Wednesday, September 5, 2012

Tax Exemption and Athletic Clubs

Why are athletic clubs like the YMCA tax-exempt charities?  Historically, I guess, the "Y" was considered both an educational organization and an entity whose programs were especially directed at disadvantaged, poor and minority populations.

But is the modern "Y" any different from a for-profit workout facility?  The "downtown Y" is a problem presented in the Fishman and Schwarz casebook I use to teach tax-exempt organizations, and it is a perennial befuddler both for my students and, frankly, me.  

I stumbled across a recent example of this issue via an article in the Arab American News about H.Y.P.E. Athletics (according to the organization's web site, the acronym stands for "Helping Youth Progress and Excel").  This organization appears very "Y"-like, but the city of Dearborn Heights, MI, seems hell-bent on denying property tax exemption to the group (despite its having been recognized as a 501(c)(3) by the IRS). The city apparently is concerned about the $29/month membership fee for adults, though as the article indicates, the fully tax-exempt Detroit-area YMCA charges $59 a month.  I'll let you compare web sites and decide for yourself which you think is more charitable.  The Livonia Family YMCA (which I think is the closest metro-Detroit YMCA facility to Dearborn Heights) website is here.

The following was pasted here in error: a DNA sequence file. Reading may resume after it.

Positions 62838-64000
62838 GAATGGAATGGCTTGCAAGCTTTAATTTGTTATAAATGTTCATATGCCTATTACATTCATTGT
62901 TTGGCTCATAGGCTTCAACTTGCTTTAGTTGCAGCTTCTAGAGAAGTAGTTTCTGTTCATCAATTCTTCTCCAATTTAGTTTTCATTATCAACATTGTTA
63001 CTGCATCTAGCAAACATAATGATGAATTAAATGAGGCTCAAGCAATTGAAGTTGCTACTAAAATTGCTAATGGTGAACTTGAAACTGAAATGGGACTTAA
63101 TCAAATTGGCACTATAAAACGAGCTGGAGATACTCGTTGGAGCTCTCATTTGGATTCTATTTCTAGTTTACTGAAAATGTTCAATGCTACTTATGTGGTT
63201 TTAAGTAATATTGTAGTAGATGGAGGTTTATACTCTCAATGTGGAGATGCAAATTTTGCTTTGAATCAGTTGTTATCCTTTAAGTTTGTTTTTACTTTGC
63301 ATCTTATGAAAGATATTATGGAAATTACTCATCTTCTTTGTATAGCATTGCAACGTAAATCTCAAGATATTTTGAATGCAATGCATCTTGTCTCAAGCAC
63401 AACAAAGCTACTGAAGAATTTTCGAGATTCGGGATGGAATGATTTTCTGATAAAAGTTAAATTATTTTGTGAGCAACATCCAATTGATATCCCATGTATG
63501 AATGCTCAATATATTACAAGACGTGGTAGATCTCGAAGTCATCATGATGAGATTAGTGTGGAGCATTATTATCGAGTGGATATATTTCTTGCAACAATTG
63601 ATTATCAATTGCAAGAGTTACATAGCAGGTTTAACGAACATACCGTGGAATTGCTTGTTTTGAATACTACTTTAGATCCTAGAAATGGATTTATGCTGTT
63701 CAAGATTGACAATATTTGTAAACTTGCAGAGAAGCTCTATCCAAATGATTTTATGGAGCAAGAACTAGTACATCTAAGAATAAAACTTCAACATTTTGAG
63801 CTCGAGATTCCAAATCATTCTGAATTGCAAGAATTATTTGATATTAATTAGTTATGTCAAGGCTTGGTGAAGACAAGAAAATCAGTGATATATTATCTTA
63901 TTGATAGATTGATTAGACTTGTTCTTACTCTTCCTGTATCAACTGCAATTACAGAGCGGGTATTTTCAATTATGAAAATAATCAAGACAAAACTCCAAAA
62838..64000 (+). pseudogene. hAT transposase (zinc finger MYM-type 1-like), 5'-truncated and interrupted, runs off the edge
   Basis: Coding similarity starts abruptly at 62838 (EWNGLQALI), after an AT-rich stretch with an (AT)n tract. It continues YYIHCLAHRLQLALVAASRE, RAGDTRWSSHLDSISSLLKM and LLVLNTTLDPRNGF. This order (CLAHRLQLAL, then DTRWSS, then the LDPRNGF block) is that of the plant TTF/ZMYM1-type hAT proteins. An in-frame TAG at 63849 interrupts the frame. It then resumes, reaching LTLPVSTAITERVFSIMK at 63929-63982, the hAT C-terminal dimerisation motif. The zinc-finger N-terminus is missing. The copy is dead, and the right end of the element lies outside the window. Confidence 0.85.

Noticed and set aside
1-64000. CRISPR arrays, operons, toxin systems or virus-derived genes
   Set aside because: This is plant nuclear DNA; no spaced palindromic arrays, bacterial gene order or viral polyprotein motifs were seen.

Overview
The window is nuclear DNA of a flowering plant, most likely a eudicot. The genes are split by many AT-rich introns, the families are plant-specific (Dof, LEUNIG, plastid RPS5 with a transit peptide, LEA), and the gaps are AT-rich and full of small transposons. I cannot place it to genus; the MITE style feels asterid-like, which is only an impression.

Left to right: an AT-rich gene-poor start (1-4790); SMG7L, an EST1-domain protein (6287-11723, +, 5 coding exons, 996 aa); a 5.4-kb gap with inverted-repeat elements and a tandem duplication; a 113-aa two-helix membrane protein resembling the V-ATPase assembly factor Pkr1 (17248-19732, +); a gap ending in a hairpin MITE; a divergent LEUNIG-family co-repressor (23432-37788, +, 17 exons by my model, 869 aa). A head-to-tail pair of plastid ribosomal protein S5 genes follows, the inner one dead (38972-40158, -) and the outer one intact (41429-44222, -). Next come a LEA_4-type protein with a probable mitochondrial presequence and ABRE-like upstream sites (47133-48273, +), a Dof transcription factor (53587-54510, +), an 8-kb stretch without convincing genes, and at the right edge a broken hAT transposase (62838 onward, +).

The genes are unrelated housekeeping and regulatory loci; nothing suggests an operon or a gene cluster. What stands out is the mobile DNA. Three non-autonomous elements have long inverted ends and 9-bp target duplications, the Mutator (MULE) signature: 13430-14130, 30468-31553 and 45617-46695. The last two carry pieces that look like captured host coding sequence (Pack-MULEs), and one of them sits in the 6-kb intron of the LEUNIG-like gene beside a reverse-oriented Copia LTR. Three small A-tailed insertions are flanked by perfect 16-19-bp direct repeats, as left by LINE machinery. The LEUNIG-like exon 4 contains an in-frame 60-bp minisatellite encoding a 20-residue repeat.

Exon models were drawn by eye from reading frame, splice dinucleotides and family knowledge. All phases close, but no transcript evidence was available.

In my home area of Champaign, IL, the local "Y" recently completed a fabulous new facility on the far west side of town - by the way, about as far as you can get from any minority or disadvantaged population and still be a part of the city of Champaign (there is a bus, the #14 Navy, that runs a whole seven times a day, if I'm reading the Champaign MTD schedule correctly. Good luck getting there if you are coming from the poorer, minority neighborhoods on the north side of town).  Membership is $47 a month, which according to the Y's web site "means more value and flexibility for our members! For example, you can work out in the 9,000 square foot fitness center and then take your family to the indoor pool and water slide. Or, you can take advantage of some of our two facilities' specialized programs, like water aerobics or recreational gymnastics."

Now, I'll freely admit the Y presents a variety of educational programs on health and fitness.  So does the for-profit gym I belong to.  So what, exactly, are the differences between the modern Y and a for-profit athletic facility?  And are the differences that exist (if any) enough to justify calling the Y a tax-exempt charity?  Are the Y's like nonprofit hospitals - organizations that once were clearly charitable, many years ago, but now are simply big businesses delivering a service for a fee?

Tax exempt charity?  Or a "for-profit in disguise"?  You tell me.

JDC 

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